# Do I understand the concept of $x^{0.84}$ correctly?

I'm trying to understand the concept of $$x^{0.84}$$ that Jeffrey Lagarias found for Collatz Conjecture. If I'm wrong, please correct me with an answer. I understand such that,

Suppose the interval $$\left[1, 2^{1\,000\,000} \right]$$ is given. In this interval we have at least $$\lfloor{(2^{1\,000\,000}})^{0.84}\rfloor=2^{840\,000}$$ natural numbers which is goes to $$1$$. In other words, we can choose at least such $$2^{840\,000}$$ natural numbers from this sequence $$\left\{1,2,3,4,5,6,7,8,9\cdots 2^{1\,000\,000} \right\}$$, which goes to $$1$$. Or, there are at least $$2^{840\,000}$$ natural numbers in this interval $$\left[1, 2^{1\,000\,000} \right]$$ (But, we don't know exactly what the numbers are ?), which gives result $$1$$. So, Collatz Conjecture is correct for at least $$2^{840\,000}$$ natural numbers. Is my understanding correct?

• What do you mean with the "concept of $x^{0.84}$? – Wojowu Sep 14 '19 at 22:23
• @Wojowu English is not my native language. I mean Lagarias has wrote it in your book. – Elementary Sep 14 '19 at 22:25
• what do you mean by goes to 1 – Saketh Malyala Sep 14 '19 at 22:26
• @SakethMalyala Do you know about Collatz Conjecture? – Elementary Sep 14 '19 at 22:27
• @Wojowu I guess it's a reference to Bounds for the 3x+1 Problem using Difference Inequalities by Krasikov and Lagarias, which proves that at least x^0.84 of the integers (er, naturals) less than x eventually go to 1. – benrg Sep 14 '19 at 22:27

(OP:)... So, Collatz Conjecture is correct for at least $$2^{840\,000}$$ natural numbers. Is my understanding correct?

As I've read Lagarias & Krasikov your take is correct. However in your sentence which I've cited here you should have included the clause:

... So, Collatz Conjecture is correct for at least $$2^{840\,000}$$ natural numbers below $$2^{1\,000\,000}$$. (...)

Otherwise you come in conflict with the property, that even infinitely many numbers are known to converge to $$1$$, for instance from the infinite sequence $$\{1,2,4,8,\cdots,2^k, \cdots\}$$ or from the infinite sequence $$\{1,5,21,85, \cdots , {4^k-1 \over 3} , \cdots \}$$ or from infinitely many infinite sequences generated in this style.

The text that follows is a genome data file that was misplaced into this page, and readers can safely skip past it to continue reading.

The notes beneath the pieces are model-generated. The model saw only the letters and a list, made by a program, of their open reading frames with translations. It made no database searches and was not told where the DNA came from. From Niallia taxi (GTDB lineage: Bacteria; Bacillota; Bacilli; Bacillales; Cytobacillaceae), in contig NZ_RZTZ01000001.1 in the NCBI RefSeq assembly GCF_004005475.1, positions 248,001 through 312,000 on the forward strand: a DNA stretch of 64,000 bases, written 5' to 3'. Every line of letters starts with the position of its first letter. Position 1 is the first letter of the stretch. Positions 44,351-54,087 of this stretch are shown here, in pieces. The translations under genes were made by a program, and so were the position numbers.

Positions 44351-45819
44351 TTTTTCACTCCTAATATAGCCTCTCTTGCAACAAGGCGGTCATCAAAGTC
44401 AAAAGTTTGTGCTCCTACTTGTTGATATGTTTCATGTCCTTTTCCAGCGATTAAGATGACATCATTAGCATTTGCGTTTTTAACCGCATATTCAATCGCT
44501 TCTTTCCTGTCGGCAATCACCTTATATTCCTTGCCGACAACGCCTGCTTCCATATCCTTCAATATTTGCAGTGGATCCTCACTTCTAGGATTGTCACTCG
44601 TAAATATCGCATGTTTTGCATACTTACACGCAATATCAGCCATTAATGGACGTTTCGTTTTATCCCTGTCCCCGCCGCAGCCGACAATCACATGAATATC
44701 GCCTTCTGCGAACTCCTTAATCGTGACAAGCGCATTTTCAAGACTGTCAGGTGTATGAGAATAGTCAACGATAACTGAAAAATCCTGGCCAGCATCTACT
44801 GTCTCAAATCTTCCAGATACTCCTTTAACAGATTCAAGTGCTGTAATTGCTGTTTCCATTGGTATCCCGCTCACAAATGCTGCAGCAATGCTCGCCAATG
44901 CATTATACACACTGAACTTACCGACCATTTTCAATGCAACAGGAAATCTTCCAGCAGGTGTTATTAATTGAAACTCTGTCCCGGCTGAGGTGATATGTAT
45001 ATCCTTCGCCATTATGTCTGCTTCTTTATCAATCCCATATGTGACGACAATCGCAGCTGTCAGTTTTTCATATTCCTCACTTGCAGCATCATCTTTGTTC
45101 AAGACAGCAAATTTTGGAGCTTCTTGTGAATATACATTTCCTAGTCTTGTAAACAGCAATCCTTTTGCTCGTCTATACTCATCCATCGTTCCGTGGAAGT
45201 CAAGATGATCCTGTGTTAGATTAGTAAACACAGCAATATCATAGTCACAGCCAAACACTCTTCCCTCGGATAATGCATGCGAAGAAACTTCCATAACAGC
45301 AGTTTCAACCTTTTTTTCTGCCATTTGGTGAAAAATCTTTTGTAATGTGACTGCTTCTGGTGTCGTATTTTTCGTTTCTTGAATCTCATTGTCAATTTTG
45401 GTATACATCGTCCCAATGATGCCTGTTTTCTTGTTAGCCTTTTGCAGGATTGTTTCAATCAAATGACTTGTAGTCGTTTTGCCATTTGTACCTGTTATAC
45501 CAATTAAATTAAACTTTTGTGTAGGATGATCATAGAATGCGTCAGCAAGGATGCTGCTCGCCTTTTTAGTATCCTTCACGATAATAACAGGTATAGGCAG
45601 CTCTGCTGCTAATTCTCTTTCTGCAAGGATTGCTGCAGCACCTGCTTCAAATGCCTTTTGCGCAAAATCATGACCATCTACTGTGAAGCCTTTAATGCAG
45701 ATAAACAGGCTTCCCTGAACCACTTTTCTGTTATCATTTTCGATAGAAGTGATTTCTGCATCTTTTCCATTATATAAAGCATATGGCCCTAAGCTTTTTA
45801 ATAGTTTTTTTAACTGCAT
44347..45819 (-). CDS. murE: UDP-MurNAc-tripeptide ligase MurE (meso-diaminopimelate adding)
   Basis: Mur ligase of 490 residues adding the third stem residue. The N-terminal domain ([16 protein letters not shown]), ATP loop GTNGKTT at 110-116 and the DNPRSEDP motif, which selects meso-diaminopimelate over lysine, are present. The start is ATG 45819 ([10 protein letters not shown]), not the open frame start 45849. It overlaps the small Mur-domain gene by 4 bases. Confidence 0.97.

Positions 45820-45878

• Thank you answer and edit the question. Did you read Terence Tao`s partial proof? can I ask? – Elementary Sep 15 '19 at 9:20
• @Elementary - yes, you can ask. On a nice sunny sunday morning as it is today here: I'm a really calm and happy human... I've read the T. Tao's proof but it is way over my head, I even did not grasp yet what he's talking about at all... :-( – Gottfried Helms Sep 15 '19 at 9:26
• @Elementary - the arxiv-text was impossible for me to grasp. But the conversation on T.Tao's blog terrytao.wordpress.com/2019/09/10/… has a much enlightening factor. – Gottfried Helms Sep 15 '19 at 9:56
• I agree...It is important to be happy on all Sunday mornings. A shaken/sad/heartbroken man can not do mathematics.. – Elementary Sep 15 '19 at 9:58
• Yes, we can draw a conclusion from the discussions. – Elementary Sep 15 '19 at 10:01

$$x^{0.84} = x^\frac{21}{25} = (x^{21})^\frac{1}{25}$$, which is the unique solution $$y$$ of $$y^{25} = x^{21}$$. For irrational $$y$$, $$x^y = \sup_{z\in\mathbb{Q}\cap(-\infty,y)}x^z = \inf_{z\in\mathbb{Q}\cap(y,\infty)} x^z$$.

• Is this answer about the collatz conjecture? – Elementary Sep 14 '19 at 22:32